Pruitt’s lawyer, in October, threatened a fiery lawsuit if UT didn’t settle with his client. The university didn’t budge, and there’s no record of a lawsuit. Asked where that situation stands, Plowman said, “You know what I know.”
What I know is, a standoff works fine for Tennessee, because a standoff doesn’t equal a draw. It equates to the university retaining Pruitt’s $12.6 million buyout. Pruitt spent 2021 as an NFL assistant with the New York Giants, but the Giants' firing of coach Joe Judge last week leaves Pruitt in need of a job.
Meanwhile, this week’s NCAA convention in Indianapolis might produce a change of direction in NCAA enforcement that could help UT with its case. The NCAA is expected to adopt a new constitution that would encourage protection from sanctions that punish athletes who are innocent of infractions. In essence, that would reduce the likelihood of postseason bans as penalties, especially for cases in which the rule-violating coaches and players are no longer with the program.
The NCAA previously proved to be a fickle dance partner for schools that cooperate in investigations, and it’s unclear whether a constitution change would allow Tennessee to fend off crippling penalties. Still, any change that lightens the risk of postseason bans as penalties would be favorable for Tennessee, after it declined to self-impose a bowl ban.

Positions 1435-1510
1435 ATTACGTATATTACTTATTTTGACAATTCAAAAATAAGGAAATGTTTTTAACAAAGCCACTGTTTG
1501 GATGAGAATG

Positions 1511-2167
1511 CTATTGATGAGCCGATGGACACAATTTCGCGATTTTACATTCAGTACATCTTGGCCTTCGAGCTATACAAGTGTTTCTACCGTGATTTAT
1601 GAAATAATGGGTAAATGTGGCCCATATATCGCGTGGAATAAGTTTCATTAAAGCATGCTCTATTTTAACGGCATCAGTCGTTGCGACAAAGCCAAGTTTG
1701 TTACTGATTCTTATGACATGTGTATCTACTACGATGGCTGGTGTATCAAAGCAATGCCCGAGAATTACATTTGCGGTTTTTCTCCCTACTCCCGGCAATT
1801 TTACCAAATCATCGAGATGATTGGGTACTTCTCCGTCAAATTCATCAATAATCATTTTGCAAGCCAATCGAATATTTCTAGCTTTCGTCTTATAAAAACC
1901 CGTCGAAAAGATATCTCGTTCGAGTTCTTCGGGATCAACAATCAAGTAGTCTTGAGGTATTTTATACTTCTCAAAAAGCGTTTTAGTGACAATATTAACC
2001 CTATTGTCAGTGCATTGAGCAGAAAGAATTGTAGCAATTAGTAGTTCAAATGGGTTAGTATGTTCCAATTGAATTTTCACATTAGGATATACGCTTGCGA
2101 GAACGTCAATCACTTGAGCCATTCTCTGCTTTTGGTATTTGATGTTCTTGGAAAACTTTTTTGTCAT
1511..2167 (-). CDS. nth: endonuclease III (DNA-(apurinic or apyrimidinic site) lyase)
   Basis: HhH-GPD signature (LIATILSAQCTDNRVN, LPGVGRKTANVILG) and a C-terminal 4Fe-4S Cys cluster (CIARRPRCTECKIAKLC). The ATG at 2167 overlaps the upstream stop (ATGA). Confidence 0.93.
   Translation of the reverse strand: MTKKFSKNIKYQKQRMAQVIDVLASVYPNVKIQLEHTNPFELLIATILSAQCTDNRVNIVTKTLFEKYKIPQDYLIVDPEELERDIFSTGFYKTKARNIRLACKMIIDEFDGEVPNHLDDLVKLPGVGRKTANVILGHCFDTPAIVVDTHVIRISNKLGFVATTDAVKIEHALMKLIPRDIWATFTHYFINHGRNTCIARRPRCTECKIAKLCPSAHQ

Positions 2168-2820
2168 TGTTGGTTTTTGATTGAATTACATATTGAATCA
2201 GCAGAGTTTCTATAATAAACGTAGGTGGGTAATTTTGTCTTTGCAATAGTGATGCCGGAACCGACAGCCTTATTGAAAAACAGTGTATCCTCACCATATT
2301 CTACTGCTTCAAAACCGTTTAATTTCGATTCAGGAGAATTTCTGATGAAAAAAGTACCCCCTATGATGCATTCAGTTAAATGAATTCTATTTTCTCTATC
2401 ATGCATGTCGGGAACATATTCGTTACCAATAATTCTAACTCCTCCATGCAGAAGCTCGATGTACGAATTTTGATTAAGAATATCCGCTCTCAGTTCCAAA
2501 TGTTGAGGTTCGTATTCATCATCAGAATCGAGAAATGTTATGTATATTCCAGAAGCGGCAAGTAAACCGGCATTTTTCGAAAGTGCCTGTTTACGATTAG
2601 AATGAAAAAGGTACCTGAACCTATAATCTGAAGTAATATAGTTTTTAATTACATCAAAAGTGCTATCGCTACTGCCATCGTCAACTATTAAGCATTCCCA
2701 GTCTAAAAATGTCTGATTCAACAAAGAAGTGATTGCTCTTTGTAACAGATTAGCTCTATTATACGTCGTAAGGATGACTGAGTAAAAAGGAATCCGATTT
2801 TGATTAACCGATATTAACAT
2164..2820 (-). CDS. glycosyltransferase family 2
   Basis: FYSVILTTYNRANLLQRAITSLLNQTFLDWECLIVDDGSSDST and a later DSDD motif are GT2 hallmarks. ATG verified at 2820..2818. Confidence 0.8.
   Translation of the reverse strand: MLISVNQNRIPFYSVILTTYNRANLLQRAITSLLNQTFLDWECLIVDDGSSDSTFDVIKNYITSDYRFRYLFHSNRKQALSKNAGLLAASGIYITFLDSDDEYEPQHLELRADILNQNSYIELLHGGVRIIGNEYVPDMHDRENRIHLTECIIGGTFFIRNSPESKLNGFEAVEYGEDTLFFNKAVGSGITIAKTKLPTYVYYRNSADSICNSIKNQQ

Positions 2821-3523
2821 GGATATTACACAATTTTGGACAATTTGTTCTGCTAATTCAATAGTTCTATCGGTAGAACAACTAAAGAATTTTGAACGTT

In January 2021, Tennessee football faced a grim future.
A year later, Plowman says the Vols “are moving on,” and although she adds that she’s not naïve about the challenges and uncertainty ahead, she’s embracing a positive outlook based in part on the momentum she detects in and around the program. The chancellor joked that, like sports talk-show host Paul Finebaum, she considers UT’s record to be 8-5 for 2021, a nod to Tennessee’s narrow overtime loss to Purdue in the Music City Bowl, which included a controversial call that went against the Vols.
As Plowman assessed the health of Tennessee football last week, she could look out the windows of her fifth-floor office inside Andy Holt Tower and see the football program’s practice fields.
“Do you know why this office is here? … Somebody, back in the day, wanted to be able to watch football practice. That’s the story I’ve been told,” Plowman said.
That view of Tennessee’s program is brighter than it was a year ago.
Blake Toppmeyer is an SEC Columnist for the USA TODAY Network. Email him at BToppmeyer@gannett.com and follow him on Twitter @btoppmeyer. If you enjoy Blake’s coverage, consider a digital subscription that will allow you access to all of it.